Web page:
Enhancing essential oil feedstocks and high-value products from Mentha species for local Ugandan economies.

Lead Research Organisation: Cardiff University
Department Name: School of Biosciences

Abstract

Several aromatic oil compounds (essential oils) of high commercial value are produced naturally by the leaves of mint plants (Mentha). Mint oil extracts are promoted for their health benefits and are used to flavour drinks, ice cream, chewing gum, as well as in cosmetics and personal care products such as toothpaste and shower gel. Menthol is a key component of mint essential oils, particularly those isolated from peppermint Mentha x piperita, and has a large international market with a value of around $800m p.a. Another chemical component, nepetalactone, a potent natural insect repellent normally found in catnip, has recently been identified in the pineapple mint species Mentha suaveolens. As part of a previous collaborative project, the potential for mint as a non-food crop for Ugandan farmers has been explored, a mint garden with selected varieties established near Kampala, and pilot-scale distillation equipment constructed to extract oil from a harvested spearmint crop. This suggests that wide-scale commercial cultivation of mint crops in Uganda could represent a viable resource for globally competitive production of mint essential oils. This project aims to develop novel mint varieties for cultivation in Uganda to produce high yields of essential oils containing menthol or nepetalactone which will be used to develop locally-produced products for the benefit of the rural Ugandan economy.
This application, involving partnerships between Cardiff (Wales) and Makerere (Uganda) Universities, seeks to maximise the production of selected essential oils using two parallel strategies. Firstly, we will screen a range of mint varieties to identify those with naturally high yields of menthol or nepetalactone using biochemical analysis (chromatography) of extracted oils, and those with the largest abundance of oil-bearing glandular leaf hairs (trichomes) by microscopic analysis of the leaf surface. The second strategy will be to manipulate key genes involved in the biosynthesis of essential oils in the leaf, with the aim of creating new 'elite' mint varieties by up-regulating the production of menthol. Such genetic modifications are feasible, due to recent advances in scientific understanding of the biochemical pathway leading to menthol production in mint oil. The most promising mint varieties will be selected for subsequent field trials to determine their viability for growth under potentially conditions of water availability, shading and soil type, in three regions of Uganda.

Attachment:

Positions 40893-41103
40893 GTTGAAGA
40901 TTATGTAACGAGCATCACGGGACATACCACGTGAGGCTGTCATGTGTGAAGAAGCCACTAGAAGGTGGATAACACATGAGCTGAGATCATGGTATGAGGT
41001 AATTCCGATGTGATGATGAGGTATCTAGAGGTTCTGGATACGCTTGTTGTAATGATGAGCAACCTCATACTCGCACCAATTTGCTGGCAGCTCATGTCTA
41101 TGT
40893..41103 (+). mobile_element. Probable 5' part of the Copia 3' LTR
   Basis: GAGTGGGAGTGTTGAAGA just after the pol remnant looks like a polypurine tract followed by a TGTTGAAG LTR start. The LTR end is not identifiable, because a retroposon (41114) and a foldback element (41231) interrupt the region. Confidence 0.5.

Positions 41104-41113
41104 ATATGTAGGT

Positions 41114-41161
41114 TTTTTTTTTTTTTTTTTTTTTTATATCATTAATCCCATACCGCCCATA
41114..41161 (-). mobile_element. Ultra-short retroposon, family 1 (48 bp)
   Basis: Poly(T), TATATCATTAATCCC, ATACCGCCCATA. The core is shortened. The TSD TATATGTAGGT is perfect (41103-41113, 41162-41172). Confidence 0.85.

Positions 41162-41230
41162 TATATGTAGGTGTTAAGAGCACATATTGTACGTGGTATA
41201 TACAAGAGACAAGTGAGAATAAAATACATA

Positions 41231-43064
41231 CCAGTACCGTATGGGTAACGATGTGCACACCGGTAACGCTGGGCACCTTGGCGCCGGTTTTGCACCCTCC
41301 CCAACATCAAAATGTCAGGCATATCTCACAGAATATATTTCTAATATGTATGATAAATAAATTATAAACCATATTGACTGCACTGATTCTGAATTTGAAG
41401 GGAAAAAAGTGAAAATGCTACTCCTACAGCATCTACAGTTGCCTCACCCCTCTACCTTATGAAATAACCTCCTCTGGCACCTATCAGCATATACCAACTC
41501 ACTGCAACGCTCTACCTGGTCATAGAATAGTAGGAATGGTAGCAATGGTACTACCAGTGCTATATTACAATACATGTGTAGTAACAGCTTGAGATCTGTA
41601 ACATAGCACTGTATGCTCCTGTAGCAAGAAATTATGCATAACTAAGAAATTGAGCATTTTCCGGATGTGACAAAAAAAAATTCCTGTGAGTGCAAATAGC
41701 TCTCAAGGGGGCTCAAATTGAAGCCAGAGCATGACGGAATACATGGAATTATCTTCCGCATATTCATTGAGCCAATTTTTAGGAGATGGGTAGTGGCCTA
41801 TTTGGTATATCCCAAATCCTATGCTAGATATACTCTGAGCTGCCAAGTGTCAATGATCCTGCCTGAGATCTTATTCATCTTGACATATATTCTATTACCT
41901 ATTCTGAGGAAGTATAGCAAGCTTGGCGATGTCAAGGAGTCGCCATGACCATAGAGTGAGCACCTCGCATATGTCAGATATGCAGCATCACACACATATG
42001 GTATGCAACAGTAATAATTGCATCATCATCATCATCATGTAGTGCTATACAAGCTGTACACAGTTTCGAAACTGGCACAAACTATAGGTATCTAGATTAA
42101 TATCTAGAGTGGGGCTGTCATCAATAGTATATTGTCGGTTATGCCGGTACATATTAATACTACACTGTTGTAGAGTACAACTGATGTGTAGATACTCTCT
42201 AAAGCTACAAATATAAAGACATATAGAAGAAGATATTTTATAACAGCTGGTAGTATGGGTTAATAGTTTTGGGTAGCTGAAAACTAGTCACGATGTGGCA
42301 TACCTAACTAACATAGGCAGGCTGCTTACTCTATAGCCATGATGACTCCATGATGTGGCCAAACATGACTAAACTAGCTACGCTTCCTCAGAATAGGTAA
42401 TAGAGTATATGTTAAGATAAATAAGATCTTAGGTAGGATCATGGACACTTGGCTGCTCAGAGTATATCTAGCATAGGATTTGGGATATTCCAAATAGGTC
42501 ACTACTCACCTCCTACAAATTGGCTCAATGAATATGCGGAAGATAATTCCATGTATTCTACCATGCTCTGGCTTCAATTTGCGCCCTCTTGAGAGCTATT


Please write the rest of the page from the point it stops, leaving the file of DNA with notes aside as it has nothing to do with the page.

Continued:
Together with our partners in Uganda, we will create local Community Enterprise (CE) groups to propagate and distribute plant material to farmers, and provide the necessary training to cultivate/harvest the crop, ensuring agricultural best practice. In turn, this will improve local systems of agricultural production, harvesting and extraction technology and result in substantive up-skilling of the local rural population. In addition, we will devise agro-economic models of mint crop production, and develop business plans and marketing strategies to guide emerging local business ventures. This project will ensure that sustainable financial benefits accrue principally to local communities in Uganda, via CE groups set up to grow, harvest and exploit new mint crops. The project will explore the development of products for sale in collaboration with local-based partners, enabling rural populations in Uganda to benefit sustainably from science-based enhanced production of mint essential oils.

Technical Summary

This multi-facetted proposal aims to increase production of the natural oil compounds, menthol and nepetalactone, in Mentha species and then utilise these terpenoids to create as high-value products for the rural Ugandan economy.
We will build a collection of Mentha species and characterise their natural oils and suitability for growth in Uganda. Correlation of trichome density with oil production will allow a simple method to be used in Uganda to identify promising new species. We will also use metabolic engineering to increase menthol yields by genetic modification in the M.x piperita and M. longifolia backgrounds. Based on current knowledge and flux control theory, four genes will be targeted for overexpression individually and in combination and the outputs assessed. From this work, tissue-culture regenerated vegetative plantlets will be produced which can be transported to Uganda for further evaluation.